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Can't get brisket up to temperature

NephromaniaNephromania Posts: 5
edited September 2011 in Beef
I recently purchased a big green egg (large).  I have made several dishes on it but I am struggling with the brisket.  I bought a whole brisket (about 11 lbs) and set it up with indirect heating on the grate over a plate setter.  After about 8 hours, the temperature was 155 degrees.  Over the next 10 hours it only rose to 160 degrees on 2 independent thermometers despite a constant dome temperature of 200-225 degrees.  The dome thermometer checked out okay.  We are near sea level.  Why won't the meat get any warmer?

Paul in Phoenix


Comments

  • SpoonSpoon Posts: 328
    Bump your heat to to 250 dome, it will be about 225 at grate level. You can also foil the brisket to help cook it faster, but it will give you soft bark on the outside.
    "Pork so tender you can pull it with a spoon."
    ~Spoon
  • BBQMavenBBQMaven Posts: 1,041
    edited September 2011
    While most of the time you should allow 1.5 hours per pound, brisket cooks have a mind of their own. The more fat the longer it takes to break down connecting tissue and allow the meat to cook...here is a good site to help understand http://www.bubbatim.com/Bubba_s_Brisket.php and pick up some tips. Also visit here http://www.nakedwhiz.com/brisket.htm for more information like:
    Next, you need to be familiar with the temperature plateau that meats like brisket and butts hit while cooking. When you cook a brisket, at first the heat absorbed by the meat is going to be used to raise the temperature of the meat

    I'd suggest you move your temp up to 300 (about 275 grid) and finish the cook. 
    Kent
    Madison MS
  • 4Runner4Runner Posts: 1,299
    What the others posted plus please check your thermometer.....mine was off 25 degress on the high side.  I would just do you brisket at 250 dome too.  Even if you thermometer is on and you are targeting 200 - 205 internal...with a grate temp at 210 - 215 that is a bit much to ask.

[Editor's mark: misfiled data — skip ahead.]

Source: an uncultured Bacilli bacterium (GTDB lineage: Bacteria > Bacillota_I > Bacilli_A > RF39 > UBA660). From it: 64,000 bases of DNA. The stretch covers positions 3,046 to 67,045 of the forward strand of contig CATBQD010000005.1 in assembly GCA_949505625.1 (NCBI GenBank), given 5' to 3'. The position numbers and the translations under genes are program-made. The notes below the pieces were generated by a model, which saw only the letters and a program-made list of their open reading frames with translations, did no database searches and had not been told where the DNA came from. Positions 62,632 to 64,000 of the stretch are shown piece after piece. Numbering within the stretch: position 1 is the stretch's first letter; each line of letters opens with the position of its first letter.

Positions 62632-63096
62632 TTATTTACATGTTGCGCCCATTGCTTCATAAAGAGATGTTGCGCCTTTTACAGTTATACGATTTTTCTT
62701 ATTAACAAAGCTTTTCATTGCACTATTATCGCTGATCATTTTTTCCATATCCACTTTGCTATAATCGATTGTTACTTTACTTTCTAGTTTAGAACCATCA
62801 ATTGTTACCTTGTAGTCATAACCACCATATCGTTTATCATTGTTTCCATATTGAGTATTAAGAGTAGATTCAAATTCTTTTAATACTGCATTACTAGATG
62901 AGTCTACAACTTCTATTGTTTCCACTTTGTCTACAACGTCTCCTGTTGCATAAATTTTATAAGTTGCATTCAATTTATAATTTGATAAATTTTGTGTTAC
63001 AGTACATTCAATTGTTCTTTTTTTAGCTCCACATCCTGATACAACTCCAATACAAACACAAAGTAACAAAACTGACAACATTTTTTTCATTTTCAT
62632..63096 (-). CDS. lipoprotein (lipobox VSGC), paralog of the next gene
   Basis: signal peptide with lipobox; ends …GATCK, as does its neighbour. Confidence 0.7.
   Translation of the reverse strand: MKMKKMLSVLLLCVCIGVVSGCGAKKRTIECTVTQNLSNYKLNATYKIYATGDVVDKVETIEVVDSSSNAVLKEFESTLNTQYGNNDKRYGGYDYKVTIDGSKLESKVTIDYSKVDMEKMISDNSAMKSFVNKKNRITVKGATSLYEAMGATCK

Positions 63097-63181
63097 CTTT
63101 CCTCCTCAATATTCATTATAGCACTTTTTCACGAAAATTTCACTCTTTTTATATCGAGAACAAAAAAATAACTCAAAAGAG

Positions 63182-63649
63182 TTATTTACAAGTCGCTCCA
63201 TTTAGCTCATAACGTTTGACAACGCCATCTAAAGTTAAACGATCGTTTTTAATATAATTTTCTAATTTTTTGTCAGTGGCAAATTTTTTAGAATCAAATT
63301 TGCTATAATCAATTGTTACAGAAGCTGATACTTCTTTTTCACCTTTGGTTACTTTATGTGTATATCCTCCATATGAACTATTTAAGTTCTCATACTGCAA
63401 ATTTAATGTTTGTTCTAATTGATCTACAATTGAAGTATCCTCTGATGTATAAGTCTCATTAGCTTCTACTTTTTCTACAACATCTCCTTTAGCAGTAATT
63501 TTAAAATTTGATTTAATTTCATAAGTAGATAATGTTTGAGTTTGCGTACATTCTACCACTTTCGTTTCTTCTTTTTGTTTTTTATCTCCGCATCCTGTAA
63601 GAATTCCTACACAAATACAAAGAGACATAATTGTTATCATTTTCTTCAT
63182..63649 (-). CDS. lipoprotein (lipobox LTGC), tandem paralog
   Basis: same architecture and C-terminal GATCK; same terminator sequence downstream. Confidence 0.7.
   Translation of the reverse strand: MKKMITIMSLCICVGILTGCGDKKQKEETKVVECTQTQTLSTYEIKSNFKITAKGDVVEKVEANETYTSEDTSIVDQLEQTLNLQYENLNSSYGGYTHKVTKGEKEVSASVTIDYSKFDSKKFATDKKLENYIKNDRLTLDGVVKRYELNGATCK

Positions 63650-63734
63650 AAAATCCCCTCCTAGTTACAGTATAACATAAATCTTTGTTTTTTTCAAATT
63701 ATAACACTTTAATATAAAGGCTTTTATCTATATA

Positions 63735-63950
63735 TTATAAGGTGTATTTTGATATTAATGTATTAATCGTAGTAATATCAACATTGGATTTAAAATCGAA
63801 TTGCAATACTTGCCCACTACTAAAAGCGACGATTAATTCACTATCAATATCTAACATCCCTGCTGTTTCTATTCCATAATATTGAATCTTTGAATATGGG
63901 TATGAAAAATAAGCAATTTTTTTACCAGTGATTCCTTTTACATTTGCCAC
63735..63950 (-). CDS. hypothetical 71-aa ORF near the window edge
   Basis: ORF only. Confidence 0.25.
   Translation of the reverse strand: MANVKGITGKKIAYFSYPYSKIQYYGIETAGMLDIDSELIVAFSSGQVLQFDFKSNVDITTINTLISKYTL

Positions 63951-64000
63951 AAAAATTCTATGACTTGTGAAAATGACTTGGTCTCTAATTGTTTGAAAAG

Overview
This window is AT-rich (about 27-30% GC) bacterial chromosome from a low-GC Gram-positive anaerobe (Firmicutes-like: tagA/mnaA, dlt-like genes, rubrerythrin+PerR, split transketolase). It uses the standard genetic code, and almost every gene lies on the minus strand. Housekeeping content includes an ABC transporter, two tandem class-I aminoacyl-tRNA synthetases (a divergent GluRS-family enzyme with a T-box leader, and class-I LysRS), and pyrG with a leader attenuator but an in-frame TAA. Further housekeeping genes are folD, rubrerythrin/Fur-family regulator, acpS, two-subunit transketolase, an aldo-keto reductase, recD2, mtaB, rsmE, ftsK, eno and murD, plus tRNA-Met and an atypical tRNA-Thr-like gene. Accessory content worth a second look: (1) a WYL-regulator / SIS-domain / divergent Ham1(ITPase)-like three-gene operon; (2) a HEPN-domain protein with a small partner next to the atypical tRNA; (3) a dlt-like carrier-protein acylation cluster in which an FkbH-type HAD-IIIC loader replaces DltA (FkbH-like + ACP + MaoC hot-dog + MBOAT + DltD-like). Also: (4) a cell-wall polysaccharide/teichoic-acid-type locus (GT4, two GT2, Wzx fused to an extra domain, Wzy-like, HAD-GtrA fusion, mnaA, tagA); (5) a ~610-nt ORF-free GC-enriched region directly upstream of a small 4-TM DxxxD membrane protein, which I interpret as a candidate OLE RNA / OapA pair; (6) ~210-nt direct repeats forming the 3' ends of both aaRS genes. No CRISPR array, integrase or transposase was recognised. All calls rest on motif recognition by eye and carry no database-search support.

Joe - I'm a reformed gasser-holic aka 4Runner Columbia, SC Wonderful BGE Resource Site: http://www.nakedwhiz.com/ceramicfaq.htm and http://www.nibblemethis.com/
  • tommyLtommyL Posts: 11
    What 4Runner said:   Same happened to me.  You must always calibrate the thermometer that came w/your egg.  Mine was off 25 deg to the low side and I couldn't figure out why my brisket was burning !   the outside was as tough as a nascar tire.  So I checked the egg meter at boiling.  then checked in in hot oil at 300 deg F.

    Guess what?  the thermometer was so bad it was "non-linear".   In other words: calibrating at boiling made it accurate at boiling temps but it was still off at any other temp.

    I've done 3 briskets so far.   It is the most challenging piece of meat to cook (that I've run into so far).   The last one I did last week and it was the first one that was edible.   I cooked it at 190 to 225 for 12 hours.  It was still kinda tough.   I have been advised to pay more attention to the internal temps and not cook for so long.  (and I think I might do a foil tent as well.  Not wrapped tight but a bottom and top cover.

    But to be honest:  I'm comparing this result with the brisket that a competitor at a BBQ contest gave me as a taste.   I'm aiming very high here.

    GOOD LUCK !!


  • I will try cooking at a dome temperature of 250-275 degrees next time.  How many hours should it be in the foil tent?  Does that kill the smoking aspect of the process?
  • Nephro, smoke flavor will develop on the meat as long as the meat is exposed to smoke.  So, while it is in the foil, obviously the meat will not be getting smoke.  However, it will during the rest of the cook.
    The Naked Whiz
  • Excellent advice! I smoked a brisket for 12 hours this weekend, but could not get it all the way up to temp. I bumped the heat up to 300 and it was done 3 hours later.